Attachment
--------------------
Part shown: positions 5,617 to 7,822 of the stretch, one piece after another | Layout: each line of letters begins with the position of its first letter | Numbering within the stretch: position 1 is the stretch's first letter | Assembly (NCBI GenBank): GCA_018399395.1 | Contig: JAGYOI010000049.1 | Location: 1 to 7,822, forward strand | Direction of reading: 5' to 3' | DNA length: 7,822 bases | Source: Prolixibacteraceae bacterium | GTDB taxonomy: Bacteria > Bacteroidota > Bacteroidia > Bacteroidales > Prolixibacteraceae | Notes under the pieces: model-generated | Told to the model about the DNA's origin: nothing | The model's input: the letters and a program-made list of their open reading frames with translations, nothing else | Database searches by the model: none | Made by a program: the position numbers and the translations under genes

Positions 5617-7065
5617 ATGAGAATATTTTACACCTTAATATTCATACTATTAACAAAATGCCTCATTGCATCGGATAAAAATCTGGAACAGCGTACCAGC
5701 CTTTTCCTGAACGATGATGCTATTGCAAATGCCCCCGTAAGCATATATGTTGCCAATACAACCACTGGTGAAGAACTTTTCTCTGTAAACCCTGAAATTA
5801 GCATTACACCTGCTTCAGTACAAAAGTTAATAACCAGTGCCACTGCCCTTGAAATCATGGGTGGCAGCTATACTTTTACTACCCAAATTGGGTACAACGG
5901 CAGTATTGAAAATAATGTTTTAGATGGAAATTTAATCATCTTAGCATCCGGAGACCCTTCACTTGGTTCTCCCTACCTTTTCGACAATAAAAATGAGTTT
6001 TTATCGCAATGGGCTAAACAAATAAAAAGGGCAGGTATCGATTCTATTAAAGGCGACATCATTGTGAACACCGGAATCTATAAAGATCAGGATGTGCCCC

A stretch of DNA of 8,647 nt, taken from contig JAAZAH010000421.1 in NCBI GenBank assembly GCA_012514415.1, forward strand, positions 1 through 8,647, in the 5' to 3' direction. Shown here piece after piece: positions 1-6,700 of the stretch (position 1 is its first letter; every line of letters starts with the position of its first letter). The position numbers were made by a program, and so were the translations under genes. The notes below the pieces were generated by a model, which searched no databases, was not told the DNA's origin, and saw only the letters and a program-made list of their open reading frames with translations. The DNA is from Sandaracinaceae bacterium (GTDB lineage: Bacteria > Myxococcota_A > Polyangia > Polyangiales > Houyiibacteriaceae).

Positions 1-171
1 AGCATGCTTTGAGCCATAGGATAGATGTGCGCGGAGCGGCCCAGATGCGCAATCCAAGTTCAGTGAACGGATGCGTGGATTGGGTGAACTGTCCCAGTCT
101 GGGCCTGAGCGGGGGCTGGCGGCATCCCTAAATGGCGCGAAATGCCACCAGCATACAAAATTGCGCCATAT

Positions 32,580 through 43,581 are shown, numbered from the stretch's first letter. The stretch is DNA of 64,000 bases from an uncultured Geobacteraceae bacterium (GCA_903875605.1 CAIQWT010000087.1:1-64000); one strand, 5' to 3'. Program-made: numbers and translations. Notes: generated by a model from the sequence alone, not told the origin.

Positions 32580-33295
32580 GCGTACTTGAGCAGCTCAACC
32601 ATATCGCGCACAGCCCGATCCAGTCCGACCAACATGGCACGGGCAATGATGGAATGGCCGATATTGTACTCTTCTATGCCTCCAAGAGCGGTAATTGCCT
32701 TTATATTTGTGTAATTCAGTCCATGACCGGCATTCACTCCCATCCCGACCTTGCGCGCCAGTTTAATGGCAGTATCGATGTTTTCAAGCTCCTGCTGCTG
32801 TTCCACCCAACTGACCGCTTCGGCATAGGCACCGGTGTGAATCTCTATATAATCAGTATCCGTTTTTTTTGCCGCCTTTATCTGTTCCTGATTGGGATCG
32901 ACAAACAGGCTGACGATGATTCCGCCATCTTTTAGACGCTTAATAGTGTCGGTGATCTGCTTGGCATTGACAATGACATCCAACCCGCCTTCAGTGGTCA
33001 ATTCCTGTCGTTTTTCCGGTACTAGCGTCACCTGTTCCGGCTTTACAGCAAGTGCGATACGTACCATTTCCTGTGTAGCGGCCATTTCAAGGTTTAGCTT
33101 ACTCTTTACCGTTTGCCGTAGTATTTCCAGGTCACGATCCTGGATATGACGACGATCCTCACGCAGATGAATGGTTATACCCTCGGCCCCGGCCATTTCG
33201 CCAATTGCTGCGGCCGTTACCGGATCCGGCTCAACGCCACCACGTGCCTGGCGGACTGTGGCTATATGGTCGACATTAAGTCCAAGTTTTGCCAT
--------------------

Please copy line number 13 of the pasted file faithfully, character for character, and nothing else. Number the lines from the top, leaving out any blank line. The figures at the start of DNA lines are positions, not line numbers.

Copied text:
Positions 32580-33295